The obvious solution to the problem might be to simply ban the use of unsanctioned apps for work. The best solution, however, is more nuanced. On one hand, simply banning industry-leading apps that employees are already accustomed to using can be seriously damaging to morale and productivity. Moreover, employees are hardly going to be willing to surrender their own devices to company surveillance, in which case the business will struggle to get buy-in for its BYOD program. On the other hand, giving employees the freedom to use any app and device they like to communicate with clients is clearly a security and compliance disaster just waiting to happen.

To bridge the gap, security and compliance leaders must view themselves as more than mere makers and enforcers of the rules. Instead, their first priority should be to look for ways to allow the use of popular third-party apps in a secure and compliant way. For example, there are now solutions that allow you to consolidate your business communications across various popular platforms, such as Microsoft Teams, Slack, and WhatsApp. By keeping a real-time record of all communications, you can maintain complete oversight and governance for everything.

Assuring compliance and security no matter where work happens

Security and compliance leaders face mounting challenges in the age of hybrid work. After all, it’s inherently harder to maintain oversight across an ever-increasing number of devices and apps being used in different locations by different employees. By consolidating your business communications, you can easily apply automated supervision for all messages, attachments, links, and more. For example, if an employee sends a message containing potentially sensitive content (either intentionally or accidentally), data loss prevention (DLP) can flag the message for review before it can be sent.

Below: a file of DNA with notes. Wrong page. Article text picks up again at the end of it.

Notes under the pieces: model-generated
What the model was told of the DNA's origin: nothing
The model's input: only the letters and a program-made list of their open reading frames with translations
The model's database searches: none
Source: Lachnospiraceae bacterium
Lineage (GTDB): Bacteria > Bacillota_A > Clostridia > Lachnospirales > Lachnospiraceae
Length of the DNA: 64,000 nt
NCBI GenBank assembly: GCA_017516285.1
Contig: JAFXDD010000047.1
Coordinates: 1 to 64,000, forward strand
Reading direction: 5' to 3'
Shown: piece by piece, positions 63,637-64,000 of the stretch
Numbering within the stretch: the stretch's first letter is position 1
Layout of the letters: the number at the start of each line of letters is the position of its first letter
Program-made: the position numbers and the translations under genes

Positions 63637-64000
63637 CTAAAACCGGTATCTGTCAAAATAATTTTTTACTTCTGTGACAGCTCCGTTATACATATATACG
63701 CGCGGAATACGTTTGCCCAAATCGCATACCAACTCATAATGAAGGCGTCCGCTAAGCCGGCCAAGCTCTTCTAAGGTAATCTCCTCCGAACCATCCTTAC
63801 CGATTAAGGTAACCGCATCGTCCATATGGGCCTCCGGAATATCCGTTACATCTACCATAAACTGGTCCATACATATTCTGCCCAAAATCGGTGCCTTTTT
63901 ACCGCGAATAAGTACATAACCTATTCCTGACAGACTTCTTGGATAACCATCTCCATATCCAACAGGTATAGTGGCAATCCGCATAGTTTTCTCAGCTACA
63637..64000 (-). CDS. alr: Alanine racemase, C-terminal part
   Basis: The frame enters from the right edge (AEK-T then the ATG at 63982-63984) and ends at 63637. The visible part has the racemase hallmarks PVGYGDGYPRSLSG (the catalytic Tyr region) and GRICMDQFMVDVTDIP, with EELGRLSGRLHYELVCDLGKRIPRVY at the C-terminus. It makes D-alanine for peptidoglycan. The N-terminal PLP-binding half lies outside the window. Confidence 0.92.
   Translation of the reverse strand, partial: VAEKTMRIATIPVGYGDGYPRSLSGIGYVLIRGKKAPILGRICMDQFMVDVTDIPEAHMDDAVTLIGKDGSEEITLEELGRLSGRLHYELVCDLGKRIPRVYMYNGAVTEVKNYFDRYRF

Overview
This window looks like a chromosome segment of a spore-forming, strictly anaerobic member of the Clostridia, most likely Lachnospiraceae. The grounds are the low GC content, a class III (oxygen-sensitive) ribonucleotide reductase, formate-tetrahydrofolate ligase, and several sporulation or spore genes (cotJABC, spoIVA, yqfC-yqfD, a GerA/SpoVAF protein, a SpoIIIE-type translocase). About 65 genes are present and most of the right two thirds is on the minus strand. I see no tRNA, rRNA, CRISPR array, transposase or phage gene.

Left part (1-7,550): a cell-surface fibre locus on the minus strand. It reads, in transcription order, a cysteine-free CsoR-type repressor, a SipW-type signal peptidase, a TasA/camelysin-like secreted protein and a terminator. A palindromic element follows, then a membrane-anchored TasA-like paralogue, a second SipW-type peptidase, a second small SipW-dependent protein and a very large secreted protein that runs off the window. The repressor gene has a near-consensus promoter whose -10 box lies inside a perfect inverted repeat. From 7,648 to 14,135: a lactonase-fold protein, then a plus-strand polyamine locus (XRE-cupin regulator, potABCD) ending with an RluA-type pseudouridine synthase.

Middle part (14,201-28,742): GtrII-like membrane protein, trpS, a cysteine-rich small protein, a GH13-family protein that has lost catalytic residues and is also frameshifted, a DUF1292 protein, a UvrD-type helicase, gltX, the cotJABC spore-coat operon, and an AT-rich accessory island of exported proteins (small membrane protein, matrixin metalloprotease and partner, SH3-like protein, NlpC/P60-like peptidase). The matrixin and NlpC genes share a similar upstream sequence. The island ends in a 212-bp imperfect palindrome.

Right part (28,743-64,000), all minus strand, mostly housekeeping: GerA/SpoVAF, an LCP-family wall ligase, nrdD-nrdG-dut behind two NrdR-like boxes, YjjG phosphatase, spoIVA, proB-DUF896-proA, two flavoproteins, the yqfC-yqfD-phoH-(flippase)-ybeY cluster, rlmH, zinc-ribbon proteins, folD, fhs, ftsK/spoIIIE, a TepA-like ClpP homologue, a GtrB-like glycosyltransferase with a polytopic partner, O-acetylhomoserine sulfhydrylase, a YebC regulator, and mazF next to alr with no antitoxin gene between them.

Most importantly when it comes to auditing, having the ability to capture all messaging content and associated metadata preserves a complete digital record, including legal holds. That way, if something goes wrong, it’s much easier to get to the root of the problem. For example, if an employee falls victim to a phishing scam on Teams or WhatsApp, security leaders can quickly find out who was targeted, when they were targeted and, most importantly, how they were targeted. Equipped with these insights, all thanks to their real-time digital records, they can take corrective action quicker and better educate the broader team on the latest threats.

Meeting the constantly evolving demands of regulatory compliance and information security is undeniably challenging. However, all too often do these demands end up hindering business growth. Compliance and security leaders often assume that the easier approach is to ban the use of third-party apps for work, but such an approach can be just as bad for the business at large as taking a hands-off approach. Sometimes, internal rules and regulations can become oppressive to the point that they can even encourage employees to find risky workarounds so they can continue using the apps they’re familiar with.

It’s essential that security and compliance leaders don’t let these challenges hold back growth. Instead, they should be looking for ways to maintain control and oversight across increasingly disparate communications environments. By establishing the means to retain and consolidate communication records, they will have the critical foundational infrastructure in place needed to carry out audits, mitigate risk, and enhance performance.

Worldr gives businesses full transparency across Teams, Slack, and WhatsApp deployments with secure record retention, centralized search, and complete ownership. Book a demo today to see how it works.